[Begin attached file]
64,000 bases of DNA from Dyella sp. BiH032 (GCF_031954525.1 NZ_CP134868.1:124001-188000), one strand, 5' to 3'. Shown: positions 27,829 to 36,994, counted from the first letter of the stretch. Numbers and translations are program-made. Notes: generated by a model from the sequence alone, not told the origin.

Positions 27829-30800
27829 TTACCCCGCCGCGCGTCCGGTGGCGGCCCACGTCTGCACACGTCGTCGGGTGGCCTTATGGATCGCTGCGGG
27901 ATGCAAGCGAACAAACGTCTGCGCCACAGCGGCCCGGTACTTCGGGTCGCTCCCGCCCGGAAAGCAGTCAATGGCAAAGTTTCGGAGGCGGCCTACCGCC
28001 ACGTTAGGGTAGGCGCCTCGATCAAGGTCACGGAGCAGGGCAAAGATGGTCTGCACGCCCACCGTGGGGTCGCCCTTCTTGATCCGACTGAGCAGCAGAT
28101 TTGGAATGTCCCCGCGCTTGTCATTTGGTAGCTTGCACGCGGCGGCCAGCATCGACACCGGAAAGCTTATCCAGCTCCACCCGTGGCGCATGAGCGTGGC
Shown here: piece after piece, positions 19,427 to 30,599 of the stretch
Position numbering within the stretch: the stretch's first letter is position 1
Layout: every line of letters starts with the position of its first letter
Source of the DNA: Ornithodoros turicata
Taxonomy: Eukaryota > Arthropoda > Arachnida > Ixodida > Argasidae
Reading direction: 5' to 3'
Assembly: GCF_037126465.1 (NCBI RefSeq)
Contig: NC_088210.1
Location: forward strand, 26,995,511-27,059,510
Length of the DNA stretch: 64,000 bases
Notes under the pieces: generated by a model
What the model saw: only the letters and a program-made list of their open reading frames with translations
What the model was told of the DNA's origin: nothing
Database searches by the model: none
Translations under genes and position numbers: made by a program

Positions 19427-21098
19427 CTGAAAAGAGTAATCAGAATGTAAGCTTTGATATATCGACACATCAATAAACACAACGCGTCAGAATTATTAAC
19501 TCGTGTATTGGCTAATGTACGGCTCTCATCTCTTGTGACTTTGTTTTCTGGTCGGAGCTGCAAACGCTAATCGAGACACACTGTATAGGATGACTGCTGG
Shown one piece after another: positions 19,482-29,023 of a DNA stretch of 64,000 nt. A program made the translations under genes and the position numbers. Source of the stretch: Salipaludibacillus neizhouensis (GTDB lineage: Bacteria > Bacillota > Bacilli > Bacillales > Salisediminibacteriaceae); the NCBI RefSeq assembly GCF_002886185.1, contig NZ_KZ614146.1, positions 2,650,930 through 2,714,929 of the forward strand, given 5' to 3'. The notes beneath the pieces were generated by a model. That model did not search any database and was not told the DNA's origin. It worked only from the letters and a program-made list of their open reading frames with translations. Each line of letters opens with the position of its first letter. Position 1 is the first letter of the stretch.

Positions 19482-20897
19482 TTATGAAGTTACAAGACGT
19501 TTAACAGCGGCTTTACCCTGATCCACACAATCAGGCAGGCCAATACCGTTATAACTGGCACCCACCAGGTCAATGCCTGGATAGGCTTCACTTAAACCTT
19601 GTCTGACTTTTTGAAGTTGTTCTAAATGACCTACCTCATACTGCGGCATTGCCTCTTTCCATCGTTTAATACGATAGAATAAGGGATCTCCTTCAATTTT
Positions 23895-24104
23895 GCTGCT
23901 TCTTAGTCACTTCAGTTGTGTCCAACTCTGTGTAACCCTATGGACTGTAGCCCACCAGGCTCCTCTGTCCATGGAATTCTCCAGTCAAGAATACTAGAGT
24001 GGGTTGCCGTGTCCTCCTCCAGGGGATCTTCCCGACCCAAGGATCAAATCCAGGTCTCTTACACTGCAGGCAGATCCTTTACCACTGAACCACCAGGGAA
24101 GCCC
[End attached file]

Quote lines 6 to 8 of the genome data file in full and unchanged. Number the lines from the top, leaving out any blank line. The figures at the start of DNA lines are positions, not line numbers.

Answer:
28101 TTGGAATGTCCCCGCGCTTGTCATTTGGTAGCTTGCACGCGGCGGCCAGCATCGACACCGGAAAGCTTATCCAGCTCCACCCGTGGCGCATGAGCGTGGC
Shown here: piece after piece, positions 19,427 to 30,599 of the stretch
Position numbering within the stretch: the stretch's first letter is position 1